Being Safe Around Water

Many children with autism and other developmental disabilities are powerfully drawn to water but do not understand the dangers. Parents and caregivers can help protect their children by assisting with the development of proper water safety skills.

Here are a few things parents can do with their children:

  • Take adaptive swim classes with your child at an early age at a local YMCA or other recreational facilities in your community. If he or she cannot learn conventional stokes, have the child learn “drown proofing,” a water survival technique that will help him or her stay afloat until help arrives.
  • Find the correct life jacket that best meets your child’s needs to wear anytime the child is near water such as a pool, lake, river, fountain, pond, hot tub or any other open water.
  • In a lake or pool, make a rule that they cannot go past their “water marker,” i.e. their belly button or navel – whichever one is appropriate to their level of swimming ability.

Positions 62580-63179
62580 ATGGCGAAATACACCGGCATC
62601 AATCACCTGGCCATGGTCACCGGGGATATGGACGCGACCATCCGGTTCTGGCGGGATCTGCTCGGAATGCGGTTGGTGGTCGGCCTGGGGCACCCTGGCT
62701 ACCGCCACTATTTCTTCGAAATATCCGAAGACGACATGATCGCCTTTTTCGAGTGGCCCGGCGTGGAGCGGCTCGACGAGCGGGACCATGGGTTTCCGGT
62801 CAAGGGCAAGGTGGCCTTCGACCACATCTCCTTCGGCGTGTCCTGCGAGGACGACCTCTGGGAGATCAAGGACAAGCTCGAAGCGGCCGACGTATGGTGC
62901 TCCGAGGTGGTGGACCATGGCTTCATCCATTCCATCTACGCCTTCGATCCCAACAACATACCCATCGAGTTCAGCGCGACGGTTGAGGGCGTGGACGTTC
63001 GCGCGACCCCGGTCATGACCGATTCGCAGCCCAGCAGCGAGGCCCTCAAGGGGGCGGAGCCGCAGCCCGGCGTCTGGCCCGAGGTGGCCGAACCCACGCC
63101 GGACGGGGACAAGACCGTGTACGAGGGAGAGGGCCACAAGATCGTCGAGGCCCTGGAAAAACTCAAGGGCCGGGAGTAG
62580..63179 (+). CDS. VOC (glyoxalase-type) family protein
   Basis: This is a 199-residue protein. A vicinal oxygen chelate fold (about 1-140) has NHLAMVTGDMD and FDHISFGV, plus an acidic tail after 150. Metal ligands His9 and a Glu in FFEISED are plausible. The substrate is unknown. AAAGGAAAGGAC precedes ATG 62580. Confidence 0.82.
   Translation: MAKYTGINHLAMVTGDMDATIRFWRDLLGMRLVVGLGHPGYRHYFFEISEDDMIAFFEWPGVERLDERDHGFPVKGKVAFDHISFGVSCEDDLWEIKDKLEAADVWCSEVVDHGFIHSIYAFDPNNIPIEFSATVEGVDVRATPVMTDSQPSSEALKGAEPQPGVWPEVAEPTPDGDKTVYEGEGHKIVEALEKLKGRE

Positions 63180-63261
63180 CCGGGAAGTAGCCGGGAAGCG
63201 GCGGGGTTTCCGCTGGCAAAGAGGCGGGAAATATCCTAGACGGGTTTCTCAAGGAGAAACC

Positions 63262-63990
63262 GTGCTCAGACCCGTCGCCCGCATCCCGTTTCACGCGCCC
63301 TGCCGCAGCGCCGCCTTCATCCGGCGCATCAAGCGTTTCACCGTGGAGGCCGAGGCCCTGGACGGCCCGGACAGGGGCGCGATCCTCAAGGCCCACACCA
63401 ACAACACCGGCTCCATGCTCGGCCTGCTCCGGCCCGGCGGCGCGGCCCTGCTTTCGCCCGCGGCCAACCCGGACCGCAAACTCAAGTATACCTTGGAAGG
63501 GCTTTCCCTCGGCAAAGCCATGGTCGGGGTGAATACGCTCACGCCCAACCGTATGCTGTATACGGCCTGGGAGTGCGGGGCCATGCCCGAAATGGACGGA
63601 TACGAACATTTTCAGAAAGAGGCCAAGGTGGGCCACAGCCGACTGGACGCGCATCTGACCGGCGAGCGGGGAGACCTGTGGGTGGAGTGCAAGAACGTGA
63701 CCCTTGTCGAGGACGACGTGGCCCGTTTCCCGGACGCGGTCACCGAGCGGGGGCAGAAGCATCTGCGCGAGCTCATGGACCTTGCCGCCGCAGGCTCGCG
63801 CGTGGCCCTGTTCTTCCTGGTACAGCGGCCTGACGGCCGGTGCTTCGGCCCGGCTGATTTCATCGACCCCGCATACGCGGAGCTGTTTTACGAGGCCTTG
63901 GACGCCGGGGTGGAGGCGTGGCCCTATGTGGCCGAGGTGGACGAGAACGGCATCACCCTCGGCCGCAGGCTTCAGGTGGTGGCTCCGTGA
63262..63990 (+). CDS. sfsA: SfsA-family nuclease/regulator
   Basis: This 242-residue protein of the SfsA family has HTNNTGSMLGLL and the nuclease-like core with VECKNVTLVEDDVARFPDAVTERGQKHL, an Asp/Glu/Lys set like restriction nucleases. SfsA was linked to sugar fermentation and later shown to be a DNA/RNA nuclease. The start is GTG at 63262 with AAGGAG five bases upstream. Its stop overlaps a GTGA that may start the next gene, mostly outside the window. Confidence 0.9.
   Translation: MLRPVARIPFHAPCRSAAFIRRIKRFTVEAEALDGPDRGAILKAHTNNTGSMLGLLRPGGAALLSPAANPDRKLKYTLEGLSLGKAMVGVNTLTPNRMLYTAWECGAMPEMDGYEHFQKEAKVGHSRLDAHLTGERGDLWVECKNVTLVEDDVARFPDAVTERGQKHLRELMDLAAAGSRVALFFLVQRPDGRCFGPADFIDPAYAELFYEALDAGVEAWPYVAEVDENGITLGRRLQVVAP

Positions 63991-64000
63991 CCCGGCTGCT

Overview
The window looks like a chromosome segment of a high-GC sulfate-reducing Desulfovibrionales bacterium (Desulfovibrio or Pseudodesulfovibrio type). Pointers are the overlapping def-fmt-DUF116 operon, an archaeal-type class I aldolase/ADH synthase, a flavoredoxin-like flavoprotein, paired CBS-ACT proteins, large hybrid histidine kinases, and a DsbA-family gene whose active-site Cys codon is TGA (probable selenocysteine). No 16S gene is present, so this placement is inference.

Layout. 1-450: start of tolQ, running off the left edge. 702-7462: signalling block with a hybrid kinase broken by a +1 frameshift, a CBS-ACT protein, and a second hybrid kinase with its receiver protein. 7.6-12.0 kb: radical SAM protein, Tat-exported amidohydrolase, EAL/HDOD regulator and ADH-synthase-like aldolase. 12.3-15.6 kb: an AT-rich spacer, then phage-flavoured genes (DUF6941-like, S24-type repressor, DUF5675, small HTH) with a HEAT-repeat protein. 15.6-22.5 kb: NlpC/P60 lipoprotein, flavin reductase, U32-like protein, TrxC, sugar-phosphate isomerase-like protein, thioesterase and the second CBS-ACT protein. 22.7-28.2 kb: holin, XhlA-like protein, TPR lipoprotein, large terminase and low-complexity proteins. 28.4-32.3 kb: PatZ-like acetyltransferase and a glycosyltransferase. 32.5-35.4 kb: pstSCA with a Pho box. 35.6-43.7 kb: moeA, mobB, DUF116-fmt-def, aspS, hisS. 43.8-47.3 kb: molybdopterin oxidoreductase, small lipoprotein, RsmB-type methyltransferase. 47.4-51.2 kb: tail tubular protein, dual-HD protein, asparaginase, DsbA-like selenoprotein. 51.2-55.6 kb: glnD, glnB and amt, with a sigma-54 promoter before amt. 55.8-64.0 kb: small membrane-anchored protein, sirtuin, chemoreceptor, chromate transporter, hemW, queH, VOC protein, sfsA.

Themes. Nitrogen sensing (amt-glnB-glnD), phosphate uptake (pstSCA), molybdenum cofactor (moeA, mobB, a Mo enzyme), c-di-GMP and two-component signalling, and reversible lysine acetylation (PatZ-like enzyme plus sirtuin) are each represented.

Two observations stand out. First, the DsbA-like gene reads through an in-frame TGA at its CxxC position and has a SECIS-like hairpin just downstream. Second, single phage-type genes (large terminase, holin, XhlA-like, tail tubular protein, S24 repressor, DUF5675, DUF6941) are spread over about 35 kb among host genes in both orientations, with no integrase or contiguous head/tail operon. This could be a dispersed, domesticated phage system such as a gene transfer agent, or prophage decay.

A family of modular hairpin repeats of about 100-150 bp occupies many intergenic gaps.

• Always be within arm’s reach of the child when he or she is in or around any open water.
  • Be sure to drain bathtubs and other small containers of water when you are finished using them. If your concern is serious, consider putting safety locks on toilet seats if needed. Put motion detector alarms/safety locks on all hot tubs, landscape ponds or other water sources around your home.

Remember that safety is essential when dealing with potentially dangerous situations. There will be several opportunities at teachable moments, which can help you show your child or other children with autism how to remain safe in and around water.

Alison Donigan, M.S., L.L.P.
Co-Executive Director of PsychSystems, a program of Starr Commonwealth

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